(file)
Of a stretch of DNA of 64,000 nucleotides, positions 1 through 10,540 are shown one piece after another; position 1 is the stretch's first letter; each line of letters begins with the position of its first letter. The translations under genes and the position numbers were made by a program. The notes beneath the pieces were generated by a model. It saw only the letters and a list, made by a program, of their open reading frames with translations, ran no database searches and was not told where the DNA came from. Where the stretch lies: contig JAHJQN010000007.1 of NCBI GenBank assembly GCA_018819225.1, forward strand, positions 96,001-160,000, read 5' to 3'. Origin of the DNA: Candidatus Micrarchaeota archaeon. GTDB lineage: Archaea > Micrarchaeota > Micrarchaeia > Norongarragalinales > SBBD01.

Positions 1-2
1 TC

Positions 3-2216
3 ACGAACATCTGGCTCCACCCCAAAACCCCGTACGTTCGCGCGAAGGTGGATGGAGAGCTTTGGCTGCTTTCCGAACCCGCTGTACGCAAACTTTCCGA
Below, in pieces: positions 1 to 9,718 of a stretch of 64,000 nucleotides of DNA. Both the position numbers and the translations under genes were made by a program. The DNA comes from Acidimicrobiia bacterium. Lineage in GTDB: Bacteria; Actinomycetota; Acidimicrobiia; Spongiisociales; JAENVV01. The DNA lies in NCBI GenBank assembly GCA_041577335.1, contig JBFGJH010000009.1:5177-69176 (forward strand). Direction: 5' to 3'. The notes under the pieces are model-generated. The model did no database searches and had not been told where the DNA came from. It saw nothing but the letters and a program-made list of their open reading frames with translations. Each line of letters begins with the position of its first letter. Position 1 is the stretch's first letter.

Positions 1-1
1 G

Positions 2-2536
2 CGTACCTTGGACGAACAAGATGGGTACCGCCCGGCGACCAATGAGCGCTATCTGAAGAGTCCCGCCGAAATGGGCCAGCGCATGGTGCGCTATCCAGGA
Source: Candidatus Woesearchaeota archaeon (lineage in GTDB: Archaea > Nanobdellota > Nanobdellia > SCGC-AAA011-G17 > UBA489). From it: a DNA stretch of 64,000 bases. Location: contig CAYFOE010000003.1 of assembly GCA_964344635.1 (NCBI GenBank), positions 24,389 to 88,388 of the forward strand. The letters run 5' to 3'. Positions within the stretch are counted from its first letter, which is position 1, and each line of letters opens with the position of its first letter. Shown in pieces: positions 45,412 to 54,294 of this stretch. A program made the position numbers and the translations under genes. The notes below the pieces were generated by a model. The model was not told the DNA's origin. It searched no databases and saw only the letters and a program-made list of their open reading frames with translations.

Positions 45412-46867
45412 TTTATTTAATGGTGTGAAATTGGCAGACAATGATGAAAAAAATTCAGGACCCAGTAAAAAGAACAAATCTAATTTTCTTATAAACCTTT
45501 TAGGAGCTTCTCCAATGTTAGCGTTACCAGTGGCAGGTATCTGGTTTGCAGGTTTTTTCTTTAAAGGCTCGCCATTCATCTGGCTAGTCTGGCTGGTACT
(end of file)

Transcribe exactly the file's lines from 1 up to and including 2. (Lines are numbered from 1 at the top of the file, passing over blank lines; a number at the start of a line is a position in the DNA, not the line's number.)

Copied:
Of a stretch of DNA of 64,000 nucleotides, positions 1 through 10,540 are shown one piece after another; position 1 is the stretch's first letter; each line of letters begins with the position of its first letter. The translations under genes and the position numbers were made by a program. The notes beneath the pieces were generated by a model. It saw only the letters and a list, made by a program, of their open reading frames with translations, ran no database searches and was not told where the DNA came from. Where the stretch lies: contig JAHJQN010000007.1 of NCBI GenBank assembly GCA_018819225.1, forward strand, positions 96,001-160,000, read 5' to 3'. Origin of the DNA: Candidatus Micrarchaeota archaeon. GTDB lineage: Archaea > Micrarchaeota > Micrarchaeia > Norongarragalinales > SBBD01.

Positions 1-2